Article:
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  5. "Jeg har en datter og en sønn…

"Jeg har en datter og en sønn."

Translation:I have a daughter and a son.

June 16, 2015

22 Comments


https://www.duolingo.com/profile/Bruce-CallMeSoda

Ha, this sentence points out to me how ridiculous the English spelling of "daughter" is. Spelling it "datter" is so... civilized! Bravo Nordmenn!


https://www.duolingo.com/profile/Xeins1

Both come from Indo-European. The Germanic side decided to spell it how it sounds, whereas the English side stayed true to the original spelling. Have a look at the Etymologi section on the Wiki article for "Datter" in Bokmål. :)


https://www.duolingo.com/profile/Theron126

Do these words have a normal order? In English it feels far more normal to say "son and daughter". Is it the other way around in Norwegian?


https://www.duolingo.com/profile/Deliciae
Mod
  • 492

Neither "en datter og en sønn" nor "en sønn og en datter" sound off to my ears, and I'm getting a generous amount of hits for both word orders.

Here in Norway, I think people would tend to mention their firstborn first, regardless of gender. It wouldn't surprise me if there were a stronger tendency toward mentioning the son first in older texts though.


https://www.duolingo.com/profile/Valimar

I feel like "aunt and uncle" sounds way better than "uncle and aunt." "Daughter and a son" doesn't feel that off to me, but "son and daughter" rolls off a bit smoother. "Brother and a sister" seems to me a lot more natural than "sister and a brother." "Nephew and niece" is also preferred.


https://www.duolingo.com/profile/Theron126

Yeah, I agree with all that.


https://www.duolingo.com/profile/Huy_Ngo

I always thought the words are dottir and son, due to their names. Maybe that's an archaic thing.


https://www.duolingo.com/profile/JenniferTauber

Those are probably the Norse words


https://www.duolingo.com/profile/Xeins1

They seem very similar to icelandic, which, as the language closest to old norse, makes a lot of sense


https://www.duolingo.com/profile/ChromateX

Knowing that there's SK in all of them: ÍslenSKa, SvenSKa, NorSK too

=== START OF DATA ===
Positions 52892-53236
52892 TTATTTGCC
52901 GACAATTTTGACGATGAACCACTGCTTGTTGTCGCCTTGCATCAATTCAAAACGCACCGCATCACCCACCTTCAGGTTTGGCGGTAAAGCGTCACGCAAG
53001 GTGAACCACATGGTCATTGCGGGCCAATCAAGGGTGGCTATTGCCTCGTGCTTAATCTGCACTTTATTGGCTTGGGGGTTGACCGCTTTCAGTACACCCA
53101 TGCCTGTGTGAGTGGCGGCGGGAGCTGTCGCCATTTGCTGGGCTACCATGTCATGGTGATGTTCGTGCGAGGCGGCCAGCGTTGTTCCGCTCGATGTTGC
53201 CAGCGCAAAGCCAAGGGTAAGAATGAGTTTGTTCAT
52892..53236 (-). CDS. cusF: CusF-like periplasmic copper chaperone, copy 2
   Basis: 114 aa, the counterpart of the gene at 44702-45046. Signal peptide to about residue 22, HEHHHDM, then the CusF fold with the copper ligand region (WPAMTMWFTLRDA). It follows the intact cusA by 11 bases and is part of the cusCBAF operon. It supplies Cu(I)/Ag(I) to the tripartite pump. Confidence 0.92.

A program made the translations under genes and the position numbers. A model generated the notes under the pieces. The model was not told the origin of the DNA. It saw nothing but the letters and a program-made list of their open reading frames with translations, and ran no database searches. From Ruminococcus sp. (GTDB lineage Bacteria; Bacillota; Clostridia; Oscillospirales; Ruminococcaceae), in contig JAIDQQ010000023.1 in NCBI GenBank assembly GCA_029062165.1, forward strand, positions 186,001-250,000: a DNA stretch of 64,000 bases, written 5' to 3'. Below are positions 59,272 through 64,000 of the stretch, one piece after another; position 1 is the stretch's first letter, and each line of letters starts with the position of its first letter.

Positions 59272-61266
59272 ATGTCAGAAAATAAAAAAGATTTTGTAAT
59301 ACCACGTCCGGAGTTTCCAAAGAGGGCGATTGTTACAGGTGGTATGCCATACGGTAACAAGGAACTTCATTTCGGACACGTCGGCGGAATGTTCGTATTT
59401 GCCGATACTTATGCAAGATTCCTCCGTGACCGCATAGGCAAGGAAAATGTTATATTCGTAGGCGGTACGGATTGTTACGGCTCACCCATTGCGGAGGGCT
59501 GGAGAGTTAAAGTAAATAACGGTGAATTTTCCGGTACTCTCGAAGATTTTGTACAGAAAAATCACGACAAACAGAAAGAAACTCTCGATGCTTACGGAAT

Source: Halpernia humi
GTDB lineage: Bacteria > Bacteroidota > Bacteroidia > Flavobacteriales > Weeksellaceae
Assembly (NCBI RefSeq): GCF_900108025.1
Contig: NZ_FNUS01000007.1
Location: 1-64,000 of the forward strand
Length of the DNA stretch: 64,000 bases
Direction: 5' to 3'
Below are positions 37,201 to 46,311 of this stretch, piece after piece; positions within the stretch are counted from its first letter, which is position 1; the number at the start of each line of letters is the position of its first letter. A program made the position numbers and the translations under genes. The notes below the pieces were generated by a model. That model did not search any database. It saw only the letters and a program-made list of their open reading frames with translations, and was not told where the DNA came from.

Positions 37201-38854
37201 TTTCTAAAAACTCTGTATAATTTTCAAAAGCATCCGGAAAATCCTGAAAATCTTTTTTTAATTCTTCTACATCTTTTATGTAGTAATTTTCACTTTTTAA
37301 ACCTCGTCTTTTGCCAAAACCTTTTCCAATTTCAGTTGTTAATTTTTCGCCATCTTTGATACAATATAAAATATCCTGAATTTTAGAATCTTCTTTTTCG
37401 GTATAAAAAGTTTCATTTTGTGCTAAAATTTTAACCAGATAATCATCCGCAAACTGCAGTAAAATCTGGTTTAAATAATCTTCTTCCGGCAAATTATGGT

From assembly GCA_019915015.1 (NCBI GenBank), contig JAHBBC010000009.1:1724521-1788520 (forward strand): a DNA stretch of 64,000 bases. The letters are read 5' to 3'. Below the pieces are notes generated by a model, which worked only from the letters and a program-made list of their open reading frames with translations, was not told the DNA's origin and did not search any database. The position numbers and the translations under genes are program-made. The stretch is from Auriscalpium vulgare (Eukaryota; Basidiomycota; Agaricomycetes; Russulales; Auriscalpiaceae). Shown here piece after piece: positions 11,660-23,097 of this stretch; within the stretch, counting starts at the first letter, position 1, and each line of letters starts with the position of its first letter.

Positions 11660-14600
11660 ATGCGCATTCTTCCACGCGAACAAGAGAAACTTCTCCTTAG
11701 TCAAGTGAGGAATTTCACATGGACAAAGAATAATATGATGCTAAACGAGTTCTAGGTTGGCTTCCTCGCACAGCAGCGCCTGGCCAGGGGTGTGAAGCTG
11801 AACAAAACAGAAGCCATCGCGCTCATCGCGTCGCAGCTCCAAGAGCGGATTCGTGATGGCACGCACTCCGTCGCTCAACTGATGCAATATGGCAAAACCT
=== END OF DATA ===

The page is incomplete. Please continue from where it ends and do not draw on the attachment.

https://www.duolingo.com/profile/Ani_Jane

Why is 'I have one daughter and one son' an incorrect answer?


https://www.duolingo.com/profile/fveldig
Mod
  • 192

It's now accepted. However, 'one' usually translates to 'én'.


https://www.duolingo.com/profile/Fvanoostrom

So 'en' can always be translated to a/1/one, although 'én' would be a more correct way of 1/one? In Dutch it is exactly the same, although there it is een/één

"I have a daughter and one son" is however still considered as incorrect, I reported it


https://www.duolingo.com/profile/LINHARS

Hvor ofte har du skrevet en med apostrof?


https://www.duolingo.com/profile/AaronWarwick

Because Tyrion exists. /s


https://www.duolingo.com/profile/CaptainSeaweed

When did sen become s, o with a slash through it, nn? Jeg trenger en Norsk keyboard to write this question properly. (mit navn er Jensen).


https://www.duolingo.com/profile/NorskSpiller

Is it just me or does the second 'en' sound like it's said more firmly meaning one, I have a daughter and one son.


https://www.duolingo.com/profile/Xeins1

I was thinking the same


https://www.duolingo.com/profile/MohannadAh15

What's the difference between using dotre and datter in this example?


https://www.duolingo.com/profile/Bruce-CallMeSoda

"døtre" is plural. So you could have "en datter" (a daughter), or you might have "mange døtre" (many daughters).


https://www.duolingo.com/profile/MohannadAh15

Yeah realized that in later examples, thanks!

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